Home / Money / Personal Finance /  It is time rating agencies stepped up their game

Indian credit rating agencies (CRAs) have been facing rough weather in recent years, a combined outcome of a multitude of economic factors. However, the most damaging dent on their reputation has undoubtedly been the IL&FS debacle, which is still fresh in public memory. Despite glaring systemic vulnerabilities, CRAs have gotten away with small penalties on the premise that ratings are, after all, a subjective opinion, and an opinion can’t be penalized.

Rating being a regulation-supported business, survival was never a problem, but their credibility is indeed at stake. For one, rating agencies are perceived to be behind the curve. Often, CRAs overlook material issues affecting credit.

There have been instances when they first assigned a higher credit rating and then lowered it over time to a more reasonable level. The market is ahead of the curve almost always in pricing in the risk, which reflects in higher yields quoted in spite of the instrument being highly rated; we have seen rating downgrades follow later. This defeats the very purpose of a CRA. I hear, a few private banks are tightening their internal assessment mechanisms to reduce their dependence on CRAs.

The fault lies in the way the CRA business is structured, since the issuer pays for his own rating. The truth is that CRAs often have limited access to corporate managements. This access suffers even more if there is a rating downgrade. This inadequacy is bound to impact the surveillance income of CRAs.

The moot question now is: How exactly are CRAs countering the challenges of credibility? There seems to have been little action on this front so far. When the sub-prime lending crisis hit the US, the Senate blasted CRAs for their slippages that contributed to the crisis.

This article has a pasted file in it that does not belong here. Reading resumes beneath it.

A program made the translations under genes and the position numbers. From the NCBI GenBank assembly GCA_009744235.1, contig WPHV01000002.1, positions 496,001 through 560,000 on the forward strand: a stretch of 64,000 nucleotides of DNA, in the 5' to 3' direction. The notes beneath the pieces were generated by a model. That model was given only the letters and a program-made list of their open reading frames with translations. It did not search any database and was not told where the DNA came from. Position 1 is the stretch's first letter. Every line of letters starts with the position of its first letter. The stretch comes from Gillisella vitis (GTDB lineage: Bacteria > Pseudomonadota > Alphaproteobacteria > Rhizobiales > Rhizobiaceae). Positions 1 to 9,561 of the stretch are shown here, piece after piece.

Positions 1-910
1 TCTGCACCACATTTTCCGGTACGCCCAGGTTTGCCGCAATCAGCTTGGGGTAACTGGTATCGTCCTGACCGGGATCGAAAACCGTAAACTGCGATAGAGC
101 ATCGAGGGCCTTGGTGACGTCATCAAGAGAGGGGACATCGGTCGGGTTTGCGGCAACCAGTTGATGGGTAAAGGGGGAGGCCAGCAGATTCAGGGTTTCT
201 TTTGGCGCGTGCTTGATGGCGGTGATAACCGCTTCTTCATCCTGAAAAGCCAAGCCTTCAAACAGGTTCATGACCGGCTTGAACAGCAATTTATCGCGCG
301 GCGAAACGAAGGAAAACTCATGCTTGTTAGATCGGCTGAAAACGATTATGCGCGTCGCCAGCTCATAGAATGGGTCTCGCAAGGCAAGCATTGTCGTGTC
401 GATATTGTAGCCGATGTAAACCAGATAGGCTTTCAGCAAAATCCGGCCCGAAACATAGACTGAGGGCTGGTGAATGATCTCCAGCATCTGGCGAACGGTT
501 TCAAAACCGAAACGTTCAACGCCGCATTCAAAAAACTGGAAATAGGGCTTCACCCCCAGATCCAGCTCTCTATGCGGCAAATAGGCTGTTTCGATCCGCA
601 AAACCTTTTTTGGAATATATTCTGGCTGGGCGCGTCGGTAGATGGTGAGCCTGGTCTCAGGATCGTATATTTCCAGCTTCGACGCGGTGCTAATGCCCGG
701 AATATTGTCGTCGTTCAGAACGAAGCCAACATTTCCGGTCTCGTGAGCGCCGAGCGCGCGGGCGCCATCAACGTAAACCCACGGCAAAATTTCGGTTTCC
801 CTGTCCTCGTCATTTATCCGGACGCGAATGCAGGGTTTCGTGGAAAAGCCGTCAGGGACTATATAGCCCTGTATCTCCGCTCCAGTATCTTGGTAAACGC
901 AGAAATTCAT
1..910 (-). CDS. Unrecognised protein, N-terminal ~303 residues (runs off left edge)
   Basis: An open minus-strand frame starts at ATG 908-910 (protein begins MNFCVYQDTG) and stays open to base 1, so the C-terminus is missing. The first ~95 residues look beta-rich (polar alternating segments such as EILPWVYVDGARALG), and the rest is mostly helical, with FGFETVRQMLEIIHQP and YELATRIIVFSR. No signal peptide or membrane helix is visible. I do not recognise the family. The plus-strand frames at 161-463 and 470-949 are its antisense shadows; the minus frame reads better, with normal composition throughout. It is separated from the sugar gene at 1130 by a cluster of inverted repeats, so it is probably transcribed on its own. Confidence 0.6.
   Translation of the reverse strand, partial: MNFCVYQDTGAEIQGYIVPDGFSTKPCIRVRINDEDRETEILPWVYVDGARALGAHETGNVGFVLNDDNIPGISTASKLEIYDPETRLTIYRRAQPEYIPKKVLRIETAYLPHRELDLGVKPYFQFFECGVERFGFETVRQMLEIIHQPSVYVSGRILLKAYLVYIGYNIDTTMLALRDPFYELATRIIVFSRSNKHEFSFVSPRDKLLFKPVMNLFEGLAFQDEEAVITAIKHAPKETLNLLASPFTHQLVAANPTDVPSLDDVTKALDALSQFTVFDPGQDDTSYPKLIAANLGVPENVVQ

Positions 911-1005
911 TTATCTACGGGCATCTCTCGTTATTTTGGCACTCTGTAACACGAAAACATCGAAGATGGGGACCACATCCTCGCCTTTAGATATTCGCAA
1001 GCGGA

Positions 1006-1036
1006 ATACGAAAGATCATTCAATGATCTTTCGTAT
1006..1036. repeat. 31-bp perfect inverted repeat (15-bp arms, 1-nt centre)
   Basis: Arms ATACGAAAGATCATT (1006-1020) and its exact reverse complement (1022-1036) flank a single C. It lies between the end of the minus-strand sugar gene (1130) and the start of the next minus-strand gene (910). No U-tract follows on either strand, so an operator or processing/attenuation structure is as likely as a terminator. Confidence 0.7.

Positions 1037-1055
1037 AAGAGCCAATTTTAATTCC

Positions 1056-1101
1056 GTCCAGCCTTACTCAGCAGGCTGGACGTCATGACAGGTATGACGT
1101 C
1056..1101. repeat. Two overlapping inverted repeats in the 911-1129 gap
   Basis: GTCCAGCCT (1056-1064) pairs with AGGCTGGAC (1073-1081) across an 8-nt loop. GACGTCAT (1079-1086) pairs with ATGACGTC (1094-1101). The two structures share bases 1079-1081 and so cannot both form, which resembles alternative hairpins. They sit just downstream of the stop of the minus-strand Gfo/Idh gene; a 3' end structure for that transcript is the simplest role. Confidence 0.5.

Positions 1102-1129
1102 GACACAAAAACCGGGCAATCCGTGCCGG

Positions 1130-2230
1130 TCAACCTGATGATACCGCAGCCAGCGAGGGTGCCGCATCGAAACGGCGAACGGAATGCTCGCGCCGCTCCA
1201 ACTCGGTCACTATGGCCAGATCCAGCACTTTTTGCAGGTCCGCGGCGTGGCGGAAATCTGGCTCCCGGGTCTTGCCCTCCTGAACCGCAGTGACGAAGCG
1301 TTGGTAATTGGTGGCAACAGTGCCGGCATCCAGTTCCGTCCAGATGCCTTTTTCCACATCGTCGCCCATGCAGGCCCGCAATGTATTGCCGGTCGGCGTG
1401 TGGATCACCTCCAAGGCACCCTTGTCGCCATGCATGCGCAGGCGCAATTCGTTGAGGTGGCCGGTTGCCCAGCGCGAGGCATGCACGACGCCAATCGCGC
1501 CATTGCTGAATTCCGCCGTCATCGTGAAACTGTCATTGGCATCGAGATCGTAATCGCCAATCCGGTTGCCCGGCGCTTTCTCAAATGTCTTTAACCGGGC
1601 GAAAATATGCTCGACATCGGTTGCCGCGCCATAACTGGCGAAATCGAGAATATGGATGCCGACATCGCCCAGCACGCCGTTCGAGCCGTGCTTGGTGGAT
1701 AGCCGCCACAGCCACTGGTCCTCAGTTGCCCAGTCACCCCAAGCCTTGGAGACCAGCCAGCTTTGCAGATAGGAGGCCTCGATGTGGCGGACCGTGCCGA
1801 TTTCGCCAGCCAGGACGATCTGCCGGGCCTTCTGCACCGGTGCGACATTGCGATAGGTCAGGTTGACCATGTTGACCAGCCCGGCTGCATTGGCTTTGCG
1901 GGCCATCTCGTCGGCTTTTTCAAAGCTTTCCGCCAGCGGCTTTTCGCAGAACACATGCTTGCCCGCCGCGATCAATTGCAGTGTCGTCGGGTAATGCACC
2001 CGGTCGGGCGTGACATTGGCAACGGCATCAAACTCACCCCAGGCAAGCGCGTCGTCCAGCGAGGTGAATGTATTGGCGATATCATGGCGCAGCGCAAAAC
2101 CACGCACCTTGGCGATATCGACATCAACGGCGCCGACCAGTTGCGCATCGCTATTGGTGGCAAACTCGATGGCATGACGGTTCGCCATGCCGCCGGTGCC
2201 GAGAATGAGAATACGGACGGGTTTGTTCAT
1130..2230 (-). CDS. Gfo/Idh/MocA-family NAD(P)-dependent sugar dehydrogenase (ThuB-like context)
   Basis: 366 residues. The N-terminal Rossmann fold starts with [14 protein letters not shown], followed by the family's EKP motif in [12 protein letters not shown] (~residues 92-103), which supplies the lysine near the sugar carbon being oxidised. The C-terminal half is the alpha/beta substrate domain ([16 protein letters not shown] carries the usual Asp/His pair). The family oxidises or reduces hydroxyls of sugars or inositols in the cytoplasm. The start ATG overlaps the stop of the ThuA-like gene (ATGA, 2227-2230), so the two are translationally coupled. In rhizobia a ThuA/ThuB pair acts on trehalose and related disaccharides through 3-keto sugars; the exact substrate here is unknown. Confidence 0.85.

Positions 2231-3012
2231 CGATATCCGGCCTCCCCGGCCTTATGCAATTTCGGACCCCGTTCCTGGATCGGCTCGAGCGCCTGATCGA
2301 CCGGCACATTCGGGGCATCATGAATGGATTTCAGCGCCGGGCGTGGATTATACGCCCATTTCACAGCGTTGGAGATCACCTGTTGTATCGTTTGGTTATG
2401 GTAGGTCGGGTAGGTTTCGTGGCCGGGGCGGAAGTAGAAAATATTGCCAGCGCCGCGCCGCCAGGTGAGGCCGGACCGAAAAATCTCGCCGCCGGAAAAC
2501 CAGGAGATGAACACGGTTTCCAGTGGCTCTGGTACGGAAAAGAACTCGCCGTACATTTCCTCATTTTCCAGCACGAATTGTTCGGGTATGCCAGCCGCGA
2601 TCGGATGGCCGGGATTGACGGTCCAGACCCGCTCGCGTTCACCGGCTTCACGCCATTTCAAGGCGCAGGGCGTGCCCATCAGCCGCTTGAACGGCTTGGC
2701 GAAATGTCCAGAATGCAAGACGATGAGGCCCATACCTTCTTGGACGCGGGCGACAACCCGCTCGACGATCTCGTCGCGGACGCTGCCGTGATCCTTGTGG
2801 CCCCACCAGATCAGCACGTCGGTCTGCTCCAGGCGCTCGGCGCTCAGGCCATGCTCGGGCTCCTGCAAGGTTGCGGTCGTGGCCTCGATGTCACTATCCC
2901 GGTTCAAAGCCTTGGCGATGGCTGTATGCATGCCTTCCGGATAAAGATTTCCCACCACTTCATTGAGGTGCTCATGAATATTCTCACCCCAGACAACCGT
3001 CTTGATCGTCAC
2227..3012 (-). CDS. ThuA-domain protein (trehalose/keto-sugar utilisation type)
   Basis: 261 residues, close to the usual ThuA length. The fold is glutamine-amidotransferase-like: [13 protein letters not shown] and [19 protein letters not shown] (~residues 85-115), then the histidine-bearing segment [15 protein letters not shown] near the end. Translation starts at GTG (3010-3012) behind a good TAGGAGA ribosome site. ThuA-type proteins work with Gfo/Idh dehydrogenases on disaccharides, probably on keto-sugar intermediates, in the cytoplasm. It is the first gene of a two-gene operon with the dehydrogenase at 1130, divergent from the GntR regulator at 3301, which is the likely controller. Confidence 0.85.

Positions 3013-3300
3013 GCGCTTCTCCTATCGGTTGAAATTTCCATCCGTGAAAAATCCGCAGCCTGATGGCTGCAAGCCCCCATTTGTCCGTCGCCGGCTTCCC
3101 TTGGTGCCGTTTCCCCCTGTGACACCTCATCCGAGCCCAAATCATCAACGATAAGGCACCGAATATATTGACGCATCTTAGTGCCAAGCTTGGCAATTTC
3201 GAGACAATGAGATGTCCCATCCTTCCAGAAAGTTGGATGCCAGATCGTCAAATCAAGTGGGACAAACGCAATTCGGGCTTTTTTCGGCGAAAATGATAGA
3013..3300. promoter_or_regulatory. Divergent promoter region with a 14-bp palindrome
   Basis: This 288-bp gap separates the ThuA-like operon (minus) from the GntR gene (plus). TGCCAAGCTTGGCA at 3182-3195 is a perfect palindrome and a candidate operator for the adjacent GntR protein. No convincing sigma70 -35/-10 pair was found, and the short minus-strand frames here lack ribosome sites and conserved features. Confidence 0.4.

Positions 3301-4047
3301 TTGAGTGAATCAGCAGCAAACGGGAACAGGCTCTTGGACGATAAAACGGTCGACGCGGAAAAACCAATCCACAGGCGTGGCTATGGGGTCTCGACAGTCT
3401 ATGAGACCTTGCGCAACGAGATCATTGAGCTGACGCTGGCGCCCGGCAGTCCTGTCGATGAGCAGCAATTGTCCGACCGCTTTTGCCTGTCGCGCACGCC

The CRAs in the US swung into action and launched a number of initiatives to move up the value chain—including separation of commercial and credit rating functions, detaching credit rating and non-credit rating businesses, independent review and approval of changes to credit rating methodologies, consideration of aggregate credit rating performance in deciding the compensation of certain types of employees, conducting exams and training programmes for analysts, cleansing and curating databases, and investing in technology.

However, despite the IL&FS crisis and the consequent backlash, there seems little acknowledgment from CRAs in India, let alone action. There has been no reassuring communication to investors. In fact, one CRA audit report failed to even make a passing mention of the IL&FS fiasco.

Board compositions of CRAs leave a lot to be desired. Their boards need holistic representation from seasoned professionals across diverse sectors, and not just from the banking sphere. Bankers do bring a key perspective, but it is not wholly representative. Tie-ups with global agencies is one way of ensuring a better representation, but a wider representation from a cross section of corporate veterans—people who are well-versed with the intricacies and dynamics of the ratings business—is a must.

From a minority investor standpoint, the performance and policies of CRAs are far from inspiring. Their capital allocation is questionable, especially given that they have an assured market, asset-light business, strong balance sheets, zero debt, low capex, zero receivables, high returns on equity, and free cash. Helped by such glittering positives, why don’t they return cash to shareholders or reinvest prudently?

All their woes and flaws apart, CRAs do enjoy a strong moat in terms of barriers to entry and scale-up for any potential competitor. Currently, the business environment is constrained, and the credit cycle is down, but things could look up soon. When the pandemic fades away, the economy will get back on track, the private capex cycle will pick up and corporate bond market will deepen. Measures such as the PLI scheme and increased ease of doing business are expected to boost capital expenditure in the next five years. Given that bank credit is expected to double in the next five years, the long-term value proposition of CRAs seems intact, and the game is certainly wide open. But CRAs need to step up and improve their own ratings, before they set about rating others and making the most of the business opportunity that lies ahead.

In pulling up their socks, they will have done a world of good not only to their investors, but also to the country in ensuring that the economy grows on a strong footing.

Amar Ambani is senior president and head of research, institutional equities, at YES Securities.

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